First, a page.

Regarding the Iraq contracts, Halliburton was accused by Democrats of receiving special "no-bid" contracts because of Cheney’s influence. One advertisement by the Democrats charged, "Bush gave contracts to Halliburton instead of fighting corporate corruption." an organization which ascertains the validity of political campaign advertisements researched this accusation. According to FactCheck, "The Bush administration is doing a fair amount to fight corporate corruption, convicting or indicting executives of Enron, Arthur Andersen, Tyco International, Worldcom, Adelphia Communications Corporation, Credit Suisse First Boston, HealthSouth Corporation and others, including Martha Stewart. The Department of Justice says it has brought charges against 20 executives of Enron alone, and its Corporate Fraud Task Force says it has won convictions of more than 250 persons to date. Bush also signed the Sarbanes-Oxley legislation in 2002, imposing stringent new accounting rules in the wake of the Arthur Andersen scandal."

When checked the facts about allegations by Democrats that there was a scandal because of the "no-bid" contracts awarded to Halliburton they stated, "It is false to imply that Bush personally awarded a contract to Halliburton. The ‘no-bid contract’ in question is actually an extension of an earlier contract to support U.S. troops overseas that Halliburton won under open bidding. In fact, the notion that Halliburton benefited from any cronyism has been poo-poohed by a Harvard University professor, Steven Kelman, who was administrator of the Office of Federal Procurement Policy in the Clinton administration. ‘One would be hard-pressed to discover anyone with a working knowledge of how federal contracts are awarded...who doesn't regard these allegations as being somewhere between highly improbable and utterly absurd,’ Kelman wrote in the Washington Post last November." (Emphasis added.)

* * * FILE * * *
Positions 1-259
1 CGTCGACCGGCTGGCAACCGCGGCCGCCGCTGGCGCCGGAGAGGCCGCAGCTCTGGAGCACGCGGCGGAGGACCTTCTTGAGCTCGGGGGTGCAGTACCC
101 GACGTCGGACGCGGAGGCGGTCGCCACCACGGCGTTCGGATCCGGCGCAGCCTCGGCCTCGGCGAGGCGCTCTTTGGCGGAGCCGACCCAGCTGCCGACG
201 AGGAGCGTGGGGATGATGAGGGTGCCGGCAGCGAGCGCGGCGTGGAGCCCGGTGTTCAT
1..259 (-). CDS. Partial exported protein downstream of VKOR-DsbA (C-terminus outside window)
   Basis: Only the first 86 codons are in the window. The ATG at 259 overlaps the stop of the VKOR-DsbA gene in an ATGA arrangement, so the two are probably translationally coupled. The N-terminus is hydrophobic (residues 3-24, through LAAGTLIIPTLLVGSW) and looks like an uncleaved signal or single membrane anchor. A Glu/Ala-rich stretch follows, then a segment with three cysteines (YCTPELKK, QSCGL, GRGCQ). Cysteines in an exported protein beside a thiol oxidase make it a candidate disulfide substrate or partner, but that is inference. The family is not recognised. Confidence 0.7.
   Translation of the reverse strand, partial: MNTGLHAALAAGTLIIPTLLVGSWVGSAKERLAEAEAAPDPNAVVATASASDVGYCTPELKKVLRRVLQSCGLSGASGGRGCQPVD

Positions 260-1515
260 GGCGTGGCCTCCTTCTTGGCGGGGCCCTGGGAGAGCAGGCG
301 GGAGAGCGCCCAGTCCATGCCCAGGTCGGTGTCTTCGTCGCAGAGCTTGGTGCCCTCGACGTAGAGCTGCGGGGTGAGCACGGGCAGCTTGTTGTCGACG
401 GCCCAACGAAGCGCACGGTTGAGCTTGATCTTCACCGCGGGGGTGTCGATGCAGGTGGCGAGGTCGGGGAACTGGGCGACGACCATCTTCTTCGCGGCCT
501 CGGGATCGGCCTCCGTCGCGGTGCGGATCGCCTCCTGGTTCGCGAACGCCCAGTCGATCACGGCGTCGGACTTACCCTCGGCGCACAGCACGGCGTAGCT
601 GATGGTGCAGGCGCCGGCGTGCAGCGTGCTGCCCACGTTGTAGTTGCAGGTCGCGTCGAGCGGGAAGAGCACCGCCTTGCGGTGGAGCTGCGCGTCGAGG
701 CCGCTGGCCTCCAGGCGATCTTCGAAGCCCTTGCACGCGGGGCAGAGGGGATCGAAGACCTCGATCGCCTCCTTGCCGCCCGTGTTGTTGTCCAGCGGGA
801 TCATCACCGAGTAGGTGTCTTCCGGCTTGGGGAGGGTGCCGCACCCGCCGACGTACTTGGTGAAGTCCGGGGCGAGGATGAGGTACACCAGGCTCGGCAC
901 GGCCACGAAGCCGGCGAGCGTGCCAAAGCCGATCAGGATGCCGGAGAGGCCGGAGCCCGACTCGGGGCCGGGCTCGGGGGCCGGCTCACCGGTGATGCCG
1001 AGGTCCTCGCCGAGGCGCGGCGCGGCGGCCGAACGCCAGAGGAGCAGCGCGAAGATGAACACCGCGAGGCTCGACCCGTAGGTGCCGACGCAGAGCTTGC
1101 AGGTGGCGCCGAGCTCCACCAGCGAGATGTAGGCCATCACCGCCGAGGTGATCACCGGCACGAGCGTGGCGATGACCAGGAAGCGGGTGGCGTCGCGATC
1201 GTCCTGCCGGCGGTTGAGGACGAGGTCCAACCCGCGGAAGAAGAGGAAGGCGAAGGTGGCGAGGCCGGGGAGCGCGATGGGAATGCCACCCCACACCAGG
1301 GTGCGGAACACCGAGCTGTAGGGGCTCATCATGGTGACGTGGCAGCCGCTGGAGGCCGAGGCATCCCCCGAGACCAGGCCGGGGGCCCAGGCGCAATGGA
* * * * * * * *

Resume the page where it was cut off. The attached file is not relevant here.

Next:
The Center for Public Integrity another public interest group also investigated the purported scandal of the Halliburton "no-bid" contracts. They wrote: